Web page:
Levée en Masse: The Wars of the French Revolution, 1789-1802
Levee is the project's first complete game release and covers the events and conflicts of the French Revolution through a simple and engaging system of play. Designed by John Welch and originally published by Victory Point Games in 2010, Levee is now being made available as a free computerized game thanks to Mr. Welch's gracious permission.
The game can be used in a variety of ways in any history class dealing with the Enlightenment and the Age of Revolution in Europe such as a "World History Since 1789" or "Western Civilization Since 1500" from 8th grade to undergraduate. As Mr. Welch highlights, "Levée en Masse is a game that simulates the struggles that gripped France beginning with the Storming of the Bastille in 1789 to Napoleon’s seizure of power in 1802. The game was designed to be played solo but can easily be adapted for use in a single classroom or with smaller groups of students using multiple copies of the game." To facilitate its use in the classroom, Mr. Welch created several tools that cn be used used in conjunction with the game.
- Levee en Masse Introduction/Tutorial (YouTube)
- Levee en Masse Instructions for the Web-based Game
- Educational Materials for Integrating the Game into the Classroom
- Game files in Zip format for installation on computers without Internet connection (right-click and "Save as...")
"Can you suppress the forces of Monarchy and Despotism to maintain the Republican spirit in France? Can you export the revolution by liberating neighboring states and granting them their liberty? Will you be able to keep order in Paris as it suffers from riot after riot? Enlist today, grab your musket and a banner, and join the Levée en Masse!"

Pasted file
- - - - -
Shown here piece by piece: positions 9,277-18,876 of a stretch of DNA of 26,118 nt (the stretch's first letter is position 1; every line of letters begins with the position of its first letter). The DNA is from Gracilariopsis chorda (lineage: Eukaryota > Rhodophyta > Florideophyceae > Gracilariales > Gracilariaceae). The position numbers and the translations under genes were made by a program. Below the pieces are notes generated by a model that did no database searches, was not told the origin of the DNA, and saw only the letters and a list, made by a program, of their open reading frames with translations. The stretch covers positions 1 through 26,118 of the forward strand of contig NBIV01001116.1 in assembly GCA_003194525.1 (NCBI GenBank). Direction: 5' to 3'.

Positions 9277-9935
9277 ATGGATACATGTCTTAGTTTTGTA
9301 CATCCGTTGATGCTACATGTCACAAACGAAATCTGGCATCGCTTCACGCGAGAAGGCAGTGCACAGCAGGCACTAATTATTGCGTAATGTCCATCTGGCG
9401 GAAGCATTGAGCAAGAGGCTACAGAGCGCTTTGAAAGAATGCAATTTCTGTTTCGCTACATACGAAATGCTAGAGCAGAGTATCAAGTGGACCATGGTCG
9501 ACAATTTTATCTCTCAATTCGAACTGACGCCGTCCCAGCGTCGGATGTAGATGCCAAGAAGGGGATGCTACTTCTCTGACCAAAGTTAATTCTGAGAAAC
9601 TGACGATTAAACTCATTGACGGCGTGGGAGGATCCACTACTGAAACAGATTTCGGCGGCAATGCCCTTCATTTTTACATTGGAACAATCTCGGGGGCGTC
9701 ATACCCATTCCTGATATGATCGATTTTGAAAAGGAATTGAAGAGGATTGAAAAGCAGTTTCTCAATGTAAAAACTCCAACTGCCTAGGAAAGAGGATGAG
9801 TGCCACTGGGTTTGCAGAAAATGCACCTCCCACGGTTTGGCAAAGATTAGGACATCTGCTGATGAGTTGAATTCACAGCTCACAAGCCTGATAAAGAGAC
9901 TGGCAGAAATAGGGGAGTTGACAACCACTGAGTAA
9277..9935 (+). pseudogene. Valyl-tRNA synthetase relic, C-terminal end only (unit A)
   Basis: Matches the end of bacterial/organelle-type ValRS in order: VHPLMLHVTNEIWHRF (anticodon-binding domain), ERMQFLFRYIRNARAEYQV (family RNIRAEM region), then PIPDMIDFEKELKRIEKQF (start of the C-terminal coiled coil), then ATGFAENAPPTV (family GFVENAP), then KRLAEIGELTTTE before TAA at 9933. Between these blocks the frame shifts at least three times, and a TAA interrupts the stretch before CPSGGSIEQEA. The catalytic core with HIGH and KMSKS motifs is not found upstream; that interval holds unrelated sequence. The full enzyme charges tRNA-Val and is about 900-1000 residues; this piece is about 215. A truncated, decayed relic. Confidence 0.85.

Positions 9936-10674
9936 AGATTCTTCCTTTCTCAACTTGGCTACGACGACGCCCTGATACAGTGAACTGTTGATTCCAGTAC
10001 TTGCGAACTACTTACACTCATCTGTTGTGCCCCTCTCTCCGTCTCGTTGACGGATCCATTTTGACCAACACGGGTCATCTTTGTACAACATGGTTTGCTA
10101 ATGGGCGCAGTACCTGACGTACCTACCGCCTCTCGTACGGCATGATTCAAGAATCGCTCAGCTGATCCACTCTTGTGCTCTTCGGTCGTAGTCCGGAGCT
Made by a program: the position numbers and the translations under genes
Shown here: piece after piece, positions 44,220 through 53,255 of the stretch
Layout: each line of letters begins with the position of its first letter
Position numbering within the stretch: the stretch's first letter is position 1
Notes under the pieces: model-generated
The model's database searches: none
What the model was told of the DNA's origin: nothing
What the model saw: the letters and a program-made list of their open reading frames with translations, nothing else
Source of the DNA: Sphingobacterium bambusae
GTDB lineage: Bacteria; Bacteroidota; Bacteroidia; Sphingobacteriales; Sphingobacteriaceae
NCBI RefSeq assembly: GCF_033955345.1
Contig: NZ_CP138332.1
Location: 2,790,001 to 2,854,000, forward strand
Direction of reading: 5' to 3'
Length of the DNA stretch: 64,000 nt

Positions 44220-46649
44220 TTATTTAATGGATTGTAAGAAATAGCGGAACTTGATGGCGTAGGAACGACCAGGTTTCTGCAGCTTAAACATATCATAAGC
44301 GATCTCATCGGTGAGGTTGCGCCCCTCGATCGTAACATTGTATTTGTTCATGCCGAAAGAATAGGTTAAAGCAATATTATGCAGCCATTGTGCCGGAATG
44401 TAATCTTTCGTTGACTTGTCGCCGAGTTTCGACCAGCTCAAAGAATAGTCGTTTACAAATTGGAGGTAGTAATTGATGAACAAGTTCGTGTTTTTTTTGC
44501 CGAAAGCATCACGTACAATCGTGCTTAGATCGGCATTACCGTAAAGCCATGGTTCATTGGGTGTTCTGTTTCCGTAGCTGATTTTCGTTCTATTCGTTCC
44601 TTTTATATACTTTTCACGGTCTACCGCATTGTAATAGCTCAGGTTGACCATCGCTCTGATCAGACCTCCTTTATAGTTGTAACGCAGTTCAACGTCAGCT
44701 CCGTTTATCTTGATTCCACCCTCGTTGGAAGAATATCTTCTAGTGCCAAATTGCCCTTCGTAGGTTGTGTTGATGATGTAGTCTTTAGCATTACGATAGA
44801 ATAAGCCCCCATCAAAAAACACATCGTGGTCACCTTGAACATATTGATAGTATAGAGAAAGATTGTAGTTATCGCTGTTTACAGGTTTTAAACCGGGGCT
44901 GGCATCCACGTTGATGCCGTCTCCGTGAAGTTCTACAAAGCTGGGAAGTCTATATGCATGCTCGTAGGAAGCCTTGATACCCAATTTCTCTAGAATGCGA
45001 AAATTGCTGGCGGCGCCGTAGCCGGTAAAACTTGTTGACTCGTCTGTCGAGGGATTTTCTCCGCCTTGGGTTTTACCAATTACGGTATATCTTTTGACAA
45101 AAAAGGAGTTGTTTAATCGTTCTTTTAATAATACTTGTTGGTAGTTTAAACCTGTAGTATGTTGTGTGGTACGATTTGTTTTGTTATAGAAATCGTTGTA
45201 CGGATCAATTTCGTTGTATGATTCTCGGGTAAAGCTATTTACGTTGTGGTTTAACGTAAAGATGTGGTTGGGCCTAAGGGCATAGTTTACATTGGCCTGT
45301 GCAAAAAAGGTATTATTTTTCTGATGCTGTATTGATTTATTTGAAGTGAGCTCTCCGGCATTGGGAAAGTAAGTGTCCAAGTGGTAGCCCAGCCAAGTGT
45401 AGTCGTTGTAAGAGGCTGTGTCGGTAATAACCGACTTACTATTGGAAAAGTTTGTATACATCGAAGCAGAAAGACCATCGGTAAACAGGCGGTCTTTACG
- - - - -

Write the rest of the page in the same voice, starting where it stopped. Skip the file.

Educational Materials to Integrate Levee into the Classroom
All education materials here courtesy of John Welch.
How to Have Students Play as a Group Online
One of the advantages of playing a boardgame in a classroom, even a solitaire game like Levee, is that students can collaborate in pairs or even small groups. This has the advantages of ensuring that even students who are unclear about the activity or the game rules can be guided by the other students, and the students can discuss and debate both the moves to make and the events of the game. The online environment makes this more difficult, but it is certainly not impossible. We'll use Zoom an example.
Imagine you are using Zoom to teach a class of a couple dozen students synchronously. You've been discussing the French Revolution and introduced students to the game, but you want them to work together on the game in pairs or groups of 3 or 4. You can break students into groups on Zoom as you would normally, but before you do, identify those students who are going to be the Game Master (or GM, or Host). The Host student opens the game in their computer's browser and then shares their screen with the group. Everyone will be able to see the Host's screen with the game. (Don't forget to play fullscreen -- the "F11" key.) Students can then discuss moves and events with the Host taking the actions the group desires.